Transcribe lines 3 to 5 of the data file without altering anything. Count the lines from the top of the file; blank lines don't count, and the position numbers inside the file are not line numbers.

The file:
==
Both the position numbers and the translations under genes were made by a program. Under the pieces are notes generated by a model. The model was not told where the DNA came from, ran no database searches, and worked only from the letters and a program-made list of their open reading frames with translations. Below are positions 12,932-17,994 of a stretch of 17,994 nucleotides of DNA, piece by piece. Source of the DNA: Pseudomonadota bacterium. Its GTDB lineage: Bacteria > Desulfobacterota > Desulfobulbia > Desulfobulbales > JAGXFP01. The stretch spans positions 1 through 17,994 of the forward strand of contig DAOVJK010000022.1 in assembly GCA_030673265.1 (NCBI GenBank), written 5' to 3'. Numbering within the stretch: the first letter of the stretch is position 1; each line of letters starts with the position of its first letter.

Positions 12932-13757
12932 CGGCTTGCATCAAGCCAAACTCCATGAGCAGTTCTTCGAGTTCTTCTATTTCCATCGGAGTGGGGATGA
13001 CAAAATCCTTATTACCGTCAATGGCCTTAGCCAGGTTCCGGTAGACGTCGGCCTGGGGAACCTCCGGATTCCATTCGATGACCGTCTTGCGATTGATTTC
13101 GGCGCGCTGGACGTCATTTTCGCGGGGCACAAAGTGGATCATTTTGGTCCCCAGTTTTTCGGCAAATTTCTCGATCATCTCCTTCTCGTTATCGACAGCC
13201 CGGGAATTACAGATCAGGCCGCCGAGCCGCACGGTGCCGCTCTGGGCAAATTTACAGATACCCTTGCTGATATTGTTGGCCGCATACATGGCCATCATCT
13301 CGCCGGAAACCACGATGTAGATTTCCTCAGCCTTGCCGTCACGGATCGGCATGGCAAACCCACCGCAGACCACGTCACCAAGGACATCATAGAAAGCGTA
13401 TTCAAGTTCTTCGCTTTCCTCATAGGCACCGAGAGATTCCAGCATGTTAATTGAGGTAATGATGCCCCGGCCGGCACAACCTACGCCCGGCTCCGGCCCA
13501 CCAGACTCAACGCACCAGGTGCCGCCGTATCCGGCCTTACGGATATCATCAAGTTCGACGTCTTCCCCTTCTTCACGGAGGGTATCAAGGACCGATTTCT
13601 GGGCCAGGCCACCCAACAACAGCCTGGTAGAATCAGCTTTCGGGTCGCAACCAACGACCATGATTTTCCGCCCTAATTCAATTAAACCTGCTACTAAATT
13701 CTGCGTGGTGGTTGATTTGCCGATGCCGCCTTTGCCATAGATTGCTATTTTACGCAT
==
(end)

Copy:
12932 CGGCTTGCATCAAGCCAAACTCCATGAGCAGTTCTTCGAGTTCTTCTATTTCCATCGGAGTGGGGATGA
13001 CAAAATCCTTATTACCGTCAATGGCCTTAGCCAGGTTCCGGTAGACGTCGGCCTGGGGAACCTCCGGATTCCATTCGATGACCGTCTTGCGATTGATTTC
13101 GGCGCGCTGGACGTCATTTTCGCGGGGCACAAAGTGGATCATTTTGGTCCCCAGTTTTTCGGCAAATTTCTCGATCATCTCCTTCTCGTTATCGACAGCC